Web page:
Official poverty figures don't reflect what is happening now or show the potential impact of cuts, growth or welfare reform in the future, says Chris Goulden.
The official poverty figures out yesterday, independently analysed by the IFS today, don't reflect what is happening now. Nor do they show the potential impact of cuts, growth or welfare reform in the future. The 2% fall in child poverty we've seen reflects tax credits changes even further back in 2007 and 2008. But this does show that decisions taken by governments can definitely make a difference. National benefit policy is not the only answer to poverty by a long stretch, but it has to be part of the picture.
It has become a bit of a repetitive argument to characterise the previous UK government's approach to tackling poverty as solely one of income transfers via tax credits, to move people from just below to just above an arbitrary line. Research by JRF showing the extreme annual cost of relying on only Child Tax Credit and Child Benefit to eradicate poverty has been used in support of critiques of this approach. It was never the intention, however, to advocate this route as an option. In fact it was used to show how vital it will be to act in areas beyond benefits: good quality, flexible, well-paid and part-time jobs (in the right parts of the UK); narrowing education gaps; improving vocational and parenting skills; more affordable quality childcare; better access to credit and advice on debts and careers. Poverty is affected by all these things and more.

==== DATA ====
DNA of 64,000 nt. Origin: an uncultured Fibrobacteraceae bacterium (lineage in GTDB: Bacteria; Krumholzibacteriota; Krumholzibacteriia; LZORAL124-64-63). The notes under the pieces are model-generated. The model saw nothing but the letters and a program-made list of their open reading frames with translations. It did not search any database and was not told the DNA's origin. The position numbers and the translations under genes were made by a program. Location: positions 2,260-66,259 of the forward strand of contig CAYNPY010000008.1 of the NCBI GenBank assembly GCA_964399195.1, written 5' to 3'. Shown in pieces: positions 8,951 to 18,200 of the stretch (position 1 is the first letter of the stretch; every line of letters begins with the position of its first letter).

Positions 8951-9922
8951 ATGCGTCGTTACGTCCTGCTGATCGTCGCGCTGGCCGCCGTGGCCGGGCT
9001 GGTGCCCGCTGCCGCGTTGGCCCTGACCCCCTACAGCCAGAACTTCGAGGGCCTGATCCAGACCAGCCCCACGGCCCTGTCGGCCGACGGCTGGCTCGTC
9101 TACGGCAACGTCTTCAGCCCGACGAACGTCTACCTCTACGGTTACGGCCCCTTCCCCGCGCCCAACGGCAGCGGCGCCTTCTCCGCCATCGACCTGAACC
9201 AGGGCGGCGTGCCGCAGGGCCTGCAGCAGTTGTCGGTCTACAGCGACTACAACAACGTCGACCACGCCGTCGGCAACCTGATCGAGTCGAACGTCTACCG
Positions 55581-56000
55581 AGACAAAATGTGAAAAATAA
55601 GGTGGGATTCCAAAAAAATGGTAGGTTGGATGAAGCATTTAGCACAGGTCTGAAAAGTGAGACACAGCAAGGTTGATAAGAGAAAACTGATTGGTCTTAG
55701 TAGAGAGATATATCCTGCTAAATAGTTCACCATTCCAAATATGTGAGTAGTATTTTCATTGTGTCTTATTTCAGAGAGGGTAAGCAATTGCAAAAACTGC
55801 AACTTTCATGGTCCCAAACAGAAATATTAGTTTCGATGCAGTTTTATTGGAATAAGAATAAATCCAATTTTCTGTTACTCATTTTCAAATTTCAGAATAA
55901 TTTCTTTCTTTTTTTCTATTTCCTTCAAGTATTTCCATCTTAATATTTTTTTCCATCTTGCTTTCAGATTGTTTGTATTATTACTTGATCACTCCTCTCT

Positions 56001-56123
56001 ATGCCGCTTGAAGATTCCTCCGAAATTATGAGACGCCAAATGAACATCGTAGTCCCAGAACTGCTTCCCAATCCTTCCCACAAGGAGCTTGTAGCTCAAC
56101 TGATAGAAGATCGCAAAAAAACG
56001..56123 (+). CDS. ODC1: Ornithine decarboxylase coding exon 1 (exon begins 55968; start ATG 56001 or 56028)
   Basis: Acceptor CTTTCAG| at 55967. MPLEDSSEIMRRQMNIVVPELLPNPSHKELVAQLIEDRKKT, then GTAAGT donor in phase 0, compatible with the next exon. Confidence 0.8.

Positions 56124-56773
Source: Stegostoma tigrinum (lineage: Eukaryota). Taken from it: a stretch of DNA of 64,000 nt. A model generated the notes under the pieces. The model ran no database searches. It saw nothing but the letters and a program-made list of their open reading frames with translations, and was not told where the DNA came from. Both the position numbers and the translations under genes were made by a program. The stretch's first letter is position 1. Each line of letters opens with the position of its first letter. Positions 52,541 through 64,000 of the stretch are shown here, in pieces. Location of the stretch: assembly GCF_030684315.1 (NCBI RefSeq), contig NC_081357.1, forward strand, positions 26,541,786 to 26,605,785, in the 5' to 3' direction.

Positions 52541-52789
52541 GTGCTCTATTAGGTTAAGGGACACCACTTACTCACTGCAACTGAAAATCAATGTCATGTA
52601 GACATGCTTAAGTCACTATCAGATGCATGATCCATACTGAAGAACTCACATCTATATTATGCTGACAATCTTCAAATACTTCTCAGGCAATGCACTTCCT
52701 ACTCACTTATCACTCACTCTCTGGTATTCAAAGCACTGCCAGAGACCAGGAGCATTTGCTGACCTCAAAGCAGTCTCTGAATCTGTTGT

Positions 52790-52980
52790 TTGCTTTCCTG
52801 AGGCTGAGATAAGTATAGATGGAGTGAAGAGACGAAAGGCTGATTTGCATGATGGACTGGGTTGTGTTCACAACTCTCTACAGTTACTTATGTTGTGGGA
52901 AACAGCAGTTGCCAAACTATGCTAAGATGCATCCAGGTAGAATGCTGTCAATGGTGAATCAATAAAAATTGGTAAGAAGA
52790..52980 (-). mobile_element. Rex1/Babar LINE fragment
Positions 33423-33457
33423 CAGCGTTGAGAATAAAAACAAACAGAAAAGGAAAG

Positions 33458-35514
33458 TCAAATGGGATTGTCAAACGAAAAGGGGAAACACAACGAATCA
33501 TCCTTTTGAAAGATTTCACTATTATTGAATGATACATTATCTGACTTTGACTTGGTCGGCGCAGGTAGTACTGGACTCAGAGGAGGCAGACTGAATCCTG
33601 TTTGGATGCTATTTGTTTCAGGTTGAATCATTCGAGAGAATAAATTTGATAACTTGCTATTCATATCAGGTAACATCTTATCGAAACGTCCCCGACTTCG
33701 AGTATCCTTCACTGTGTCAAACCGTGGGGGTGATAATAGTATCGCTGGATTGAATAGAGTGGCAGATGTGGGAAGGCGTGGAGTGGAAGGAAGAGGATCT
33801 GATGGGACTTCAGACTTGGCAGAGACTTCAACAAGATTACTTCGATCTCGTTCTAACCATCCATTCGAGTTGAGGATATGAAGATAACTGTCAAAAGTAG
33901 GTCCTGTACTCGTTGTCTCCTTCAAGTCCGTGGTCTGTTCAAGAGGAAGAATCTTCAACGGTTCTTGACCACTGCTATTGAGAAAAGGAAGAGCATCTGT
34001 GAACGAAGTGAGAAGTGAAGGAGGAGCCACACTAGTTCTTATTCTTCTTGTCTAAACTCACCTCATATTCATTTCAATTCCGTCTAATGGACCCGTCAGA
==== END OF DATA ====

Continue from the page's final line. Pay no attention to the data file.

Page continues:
The poverty compendium released by DWP now contains even more measures of progress, reflecting the addition of a severe poverty indicator in the Child Poverty Strategy and material deprivation for pensioners. JRF has long advocated a wide approach to poverty measurement – no single indicator can tell the whole story. What remains lacking in both the child poverty and social mobility strategies is a marriage of the measures to the actions. Until we can see by how much schools funding, Universal Credit, benefit cuts, the Work Programme and so on improve poverty and mobility, we can hardly call them strategies at all.